July 9, 2016 | Science News

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July 9, 2016

Editor's Note

Our editor in chief discusses science's role in solving society's most pressing issues.
By Eva Emerson | June 29, 2016
Magazine issue: Vol. 190, No. 1 , July 9, 2016 , p. 2

Features

a person shooting up

Feature

Scientists turn to vaccines to curb the growing opioid epidemic.
group of ISIS members

Feature

New studies are examining the "will to fight" in ISIS soldiers and their opponents.

Call to Action

SUPPORT SCIENCE NEWS

Science News is a nonprofit.

Help us keep you informed.

Editor's Note

Our editor in chief discusses science's role in solving society's most pressing issues.

Features

group of ISIS members
New studies are examining the "will to fight" in ISIS soldiers and their opponents.
a person shooting up
Scientists turn to vaccines to curb the growing opioid epidemic.

News

periodic table
Four elements officially recognized in December, highlighted in yellow, now have names that honor Japan, Moscow, Tennessee and physicist Yuri Oganessian.
Bikini Atoll Testing
Lingering radiation levels from nuclear bomb tests on Bikini Atoll are far higher than previously estimated.
pregnant woman's belly
An early report out of Colombia finds no microcephaly in babies born to a group of pregnant women infected with Zika virus during the third trimester.
two spiraling black holes
LIGO has spotted a second set of ripples in the fabric of spacetime.
Iceland rocks
A pilot program in Iceland that injected carbon dioxide into basaltic lava rocks turned more than 95 percent of the greenhouse gas into stone within two years.
Synechococcus cyanobacteria
The most abundant photosynthesizers on Earth stop storing carbon when they catch a virus.
diagrams of mouse paths
Autism-related genes are important for touch perception, a sense that may help the brain develop normally, a study of mice suggests.
LISA Pathfinder illustration
The LISA Pathfinder mission has demonstrated that future observatories in space could detect gravitational waves.
prehobbit reconstructuon and fossils
Jaw, tooth fossils put new spin on evolution of Homo floresiensis.
rat eating
Acetate made by gut microbes stimulates weight gain, research in rodents suggests.
Maps of Jupiter
New radio observations reveal how ammonia moves about beneath Jupiter’s clouds and provide a sneak peek at what NASA’s Juno mission will learn later this year.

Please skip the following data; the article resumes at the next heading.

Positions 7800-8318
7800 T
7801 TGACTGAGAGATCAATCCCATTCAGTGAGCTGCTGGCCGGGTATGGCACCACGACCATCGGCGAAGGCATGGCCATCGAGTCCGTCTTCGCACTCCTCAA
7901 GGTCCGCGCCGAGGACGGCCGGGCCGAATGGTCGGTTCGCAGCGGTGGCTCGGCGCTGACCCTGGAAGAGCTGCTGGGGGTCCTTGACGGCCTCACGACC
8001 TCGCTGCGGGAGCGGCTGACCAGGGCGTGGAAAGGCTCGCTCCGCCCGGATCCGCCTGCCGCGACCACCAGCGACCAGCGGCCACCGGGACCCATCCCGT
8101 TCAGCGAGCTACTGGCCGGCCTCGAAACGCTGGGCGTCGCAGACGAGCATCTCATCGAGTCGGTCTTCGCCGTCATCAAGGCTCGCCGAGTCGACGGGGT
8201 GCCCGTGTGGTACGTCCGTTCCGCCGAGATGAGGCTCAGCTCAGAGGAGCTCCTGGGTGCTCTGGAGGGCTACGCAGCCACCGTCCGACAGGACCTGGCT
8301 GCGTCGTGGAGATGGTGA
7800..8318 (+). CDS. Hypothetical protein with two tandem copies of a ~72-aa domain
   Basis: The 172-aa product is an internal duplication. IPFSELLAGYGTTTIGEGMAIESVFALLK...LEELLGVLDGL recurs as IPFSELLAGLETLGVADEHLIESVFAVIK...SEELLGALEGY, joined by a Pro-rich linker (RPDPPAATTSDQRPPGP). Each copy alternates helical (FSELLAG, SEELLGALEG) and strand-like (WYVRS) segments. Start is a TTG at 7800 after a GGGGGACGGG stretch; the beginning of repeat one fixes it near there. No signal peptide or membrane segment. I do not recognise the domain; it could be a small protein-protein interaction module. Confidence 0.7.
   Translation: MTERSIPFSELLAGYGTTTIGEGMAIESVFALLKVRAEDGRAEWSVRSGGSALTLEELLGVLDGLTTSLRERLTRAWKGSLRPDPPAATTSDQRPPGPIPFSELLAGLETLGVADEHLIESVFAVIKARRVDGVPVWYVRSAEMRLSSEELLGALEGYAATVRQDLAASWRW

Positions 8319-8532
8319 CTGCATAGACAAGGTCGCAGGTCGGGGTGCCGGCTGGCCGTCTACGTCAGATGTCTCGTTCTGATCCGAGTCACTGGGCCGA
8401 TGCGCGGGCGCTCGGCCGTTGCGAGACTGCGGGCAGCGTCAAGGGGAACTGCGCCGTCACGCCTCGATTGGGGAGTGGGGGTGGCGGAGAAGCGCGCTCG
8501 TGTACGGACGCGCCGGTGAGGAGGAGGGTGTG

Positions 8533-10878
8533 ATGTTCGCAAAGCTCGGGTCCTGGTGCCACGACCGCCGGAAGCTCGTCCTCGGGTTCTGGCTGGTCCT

Flames of fire
Clues to Stone Age fire making surface in a Spanish cave.
OxyContin
Instead of busting pain, morphine lengthened the duration of pain in rats with a nerve injury.
Altair
On planets orbiting rapidly rotating stars, the seasons can get a little strange.
gas cloud with molecular structure
Propylene oxide in an interstellar cloud sets up a testing ground for understanding why life chooses one type of mirror-image molecule over another.
great tit in urban environment
Great tits raised in urban nests have shorter protective caps on their chromosomes than those raised in rural nests.
White Cliffs of Dover
Debris from a shredded planet points to a world that was once covered in calcium carbonate.
Squid
Glass squid camouflage their eyes with wonderfully inefficient bioluminescence.
dogs
Genetic analysis of an ancient Irish mutt reveals complicated history of dog domestication.

Notebook

Ancient wine jug
A new chemical analysis uncovers the earliest known wine making in Europe.
<em>Machairoceratops cronusi</em> and <em>Spiclypeus shipporum</em>
Two newly discovered relatives of Triceratops had unusual head adornments — even for horned dinosaurs.
Shark snout
A jelly found in sharks and skates, which helps them sense electric fields, is a strong proton conductor.
chondrules in a meteorite
Shock waves might have formed the oldest solid fragments in the solar system, though interplanetary lightning isn’t entirely off the table.
Gun sounds
Sound wave analysis may help forensic scientists figure out what types of guns were fired at a crime scene.

Reviews & Previews

Hope Jahren
In Lab Girl, geobiologist Hope Jahren reveals secret lives of plants — and scientists.

Letters to the Editor

Gun violence research, plaque-busting sugar and more in reader feedback.

Science Visualized

Light pollution conceals the Milky Way’s star-spangled core from more than a third of Earth’s population, a global atlas of artificial sky luminance reveals.